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Abstract Detail


Castro, Mary [1], Borer, Catherine [1], Sapp, Sarah Grace [1], Gamboa Salazar, Keilin [1].

Do plants resorb labile forms of foliar calcium prior to leaf abscission?

During leaf senescence, plants often resorb substantial portions of their labile foliar nutrients, such as nitrogen and phosphorus, and retain these elements for remobilization and use during subsequent growing seasons. In contrast to the more mobile elements, calcium (Ca), is thought to remain in place after it has accumulated in plant foliage. A substantial portion of Ca in the foliage of many plants can be sequestered in a chemically unavailable form, such as calcium oxalate crystals, which is consistent with an inability to resorb and retain Ca. Our recent work, however, demonstrates that flowering dogwood (Cornus florida L.) trees maintain much of their foliar Ca in a labile form, in contrast to many other species. Ca is an essential macronutrient in plants, important for stabilizing cell walls and plasma membranes. It is also a ubiquitous intracellular second messenger, helping plants to sense and physiologically respond to numerous environmental cues. These critical processes depend primarily on labile Ca rather than the chemically sequestered Ca. In this project, we evaluated whether plants may resorb their labile foliar Ca prior to leaf abscission, which we expected to be particularly evident in flowering dogwood because of its unusual Ca physiology and partitioning.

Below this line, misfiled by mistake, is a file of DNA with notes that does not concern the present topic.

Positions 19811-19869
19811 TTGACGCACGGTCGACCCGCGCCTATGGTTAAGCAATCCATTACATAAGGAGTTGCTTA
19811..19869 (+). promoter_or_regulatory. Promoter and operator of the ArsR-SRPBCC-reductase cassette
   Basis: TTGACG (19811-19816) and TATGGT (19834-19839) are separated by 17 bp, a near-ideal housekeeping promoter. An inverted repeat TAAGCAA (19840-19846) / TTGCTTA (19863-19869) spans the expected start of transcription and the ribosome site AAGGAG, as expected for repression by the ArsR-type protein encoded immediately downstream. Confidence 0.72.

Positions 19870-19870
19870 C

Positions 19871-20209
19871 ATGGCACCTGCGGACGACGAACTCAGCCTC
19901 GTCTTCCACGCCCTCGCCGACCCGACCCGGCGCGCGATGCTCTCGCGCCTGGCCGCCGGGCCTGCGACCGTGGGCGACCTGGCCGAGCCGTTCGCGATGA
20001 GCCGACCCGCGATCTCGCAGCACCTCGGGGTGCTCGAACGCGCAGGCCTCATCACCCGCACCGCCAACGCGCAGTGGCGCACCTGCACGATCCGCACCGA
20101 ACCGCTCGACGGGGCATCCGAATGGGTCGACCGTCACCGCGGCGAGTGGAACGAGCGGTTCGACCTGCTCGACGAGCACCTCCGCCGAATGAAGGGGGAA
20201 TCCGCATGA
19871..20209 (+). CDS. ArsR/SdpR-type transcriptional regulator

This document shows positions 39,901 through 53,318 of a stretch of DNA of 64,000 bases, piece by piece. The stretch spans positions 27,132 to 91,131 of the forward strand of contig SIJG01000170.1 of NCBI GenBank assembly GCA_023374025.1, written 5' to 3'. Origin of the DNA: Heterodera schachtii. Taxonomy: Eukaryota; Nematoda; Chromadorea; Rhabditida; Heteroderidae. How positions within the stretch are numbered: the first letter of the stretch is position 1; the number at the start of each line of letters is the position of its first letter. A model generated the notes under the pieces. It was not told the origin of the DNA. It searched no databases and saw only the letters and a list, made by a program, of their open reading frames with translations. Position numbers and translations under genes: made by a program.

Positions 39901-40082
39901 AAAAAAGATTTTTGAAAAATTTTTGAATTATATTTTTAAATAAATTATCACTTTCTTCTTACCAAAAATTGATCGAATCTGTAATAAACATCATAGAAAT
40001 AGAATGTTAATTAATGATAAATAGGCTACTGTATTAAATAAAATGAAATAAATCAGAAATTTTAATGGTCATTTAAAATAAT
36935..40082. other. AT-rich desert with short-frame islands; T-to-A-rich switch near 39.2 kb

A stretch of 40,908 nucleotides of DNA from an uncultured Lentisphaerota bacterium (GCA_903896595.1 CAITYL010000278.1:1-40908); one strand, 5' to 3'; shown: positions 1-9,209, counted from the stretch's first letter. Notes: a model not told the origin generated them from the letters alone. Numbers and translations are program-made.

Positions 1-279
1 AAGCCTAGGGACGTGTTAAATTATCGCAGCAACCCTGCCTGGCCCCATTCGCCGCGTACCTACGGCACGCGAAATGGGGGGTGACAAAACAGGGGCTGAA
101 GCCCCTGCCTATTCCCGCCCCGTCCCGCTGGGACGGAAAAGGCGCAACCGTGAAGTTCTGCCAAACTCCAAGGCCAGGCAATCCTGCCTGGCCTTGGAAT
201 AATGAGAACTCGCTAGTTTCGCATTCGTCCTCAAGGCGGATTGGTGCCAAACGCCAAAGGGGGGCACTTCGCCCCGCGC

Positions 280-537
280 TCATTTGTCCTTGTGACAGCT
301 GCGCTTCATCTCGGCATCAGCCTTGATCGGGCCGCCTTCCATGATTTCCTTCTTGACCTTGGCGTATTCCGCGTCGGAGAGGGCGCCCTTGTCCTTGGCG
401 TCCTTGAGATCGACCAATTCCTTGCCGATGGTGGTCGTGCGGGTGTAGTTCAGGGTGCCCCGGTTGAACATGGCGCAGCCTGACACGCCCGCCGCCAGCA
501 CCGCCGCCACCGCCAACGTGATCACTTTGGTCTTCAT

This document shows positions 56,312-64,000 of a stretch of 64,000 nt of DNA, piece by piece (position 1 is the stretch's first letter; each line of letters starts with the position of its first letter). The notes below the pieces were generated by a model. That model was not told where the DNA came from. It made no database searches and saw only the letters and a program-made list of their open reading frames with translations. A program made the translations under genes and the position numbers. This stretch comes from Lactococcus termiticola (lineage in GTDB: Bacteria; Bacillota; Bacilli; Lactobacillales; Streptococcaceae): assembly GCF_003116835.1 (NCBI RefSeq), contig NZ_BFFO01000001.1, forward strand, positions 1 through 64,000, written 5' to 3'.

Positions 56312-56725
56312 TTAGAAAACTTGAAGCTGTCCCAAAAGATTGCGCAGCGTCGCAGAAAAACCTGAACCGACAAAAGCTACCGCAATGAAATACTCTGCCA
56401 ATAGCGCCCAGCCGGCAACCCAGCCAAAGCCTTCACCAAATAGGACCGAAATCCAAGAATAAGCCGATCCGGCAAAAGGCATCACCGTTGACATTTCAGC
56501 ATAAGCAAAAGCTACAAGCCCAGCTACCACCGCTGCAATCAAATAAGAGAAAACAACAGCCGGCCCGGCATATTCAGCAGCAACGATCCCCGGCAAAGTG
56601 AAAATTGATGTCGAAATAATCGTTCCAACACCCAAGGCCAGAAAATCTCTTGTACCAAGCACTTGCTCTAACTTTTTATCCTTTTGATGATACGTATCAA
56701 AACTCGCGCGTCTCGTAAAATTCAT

To assess the possibility of Ca resorption during leaf senescence, foliage samples from flowering dogwood and red oak (Quercus rubra L.), were collected two to three times each week during the autumn. Foliage was rinsed, flash-frozen, freeze-dried, ground to a fine powder, and tested for three physiologically relevant pools of foliar Ca, using sequential acidic extractions. Consistent with other recent work, we found greater labile Ca in the foliage of flowering dogwood than in that of red oak. However, our foliar Ca analyses show no evidence of Ca resorption in either species, demonstrating that even the most mobile fractions of foliar Ca are retained by leaves and lost from the trees.

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1 - Berry College, Biology, P.O. Box 490430, Mount Berry, GA, 30149, USA

Cornus florida
mineral nutrition
Quercus rubra

Presentation Type: Poster:Posters for Topics
Session: P
Location: Grand Salon A - D/Riverside Hilton
Date: Monday, July 29th, 2013
Time: 5:30 PM
Number: PEP009
Abstract ID:765
Candidate for Awards:None

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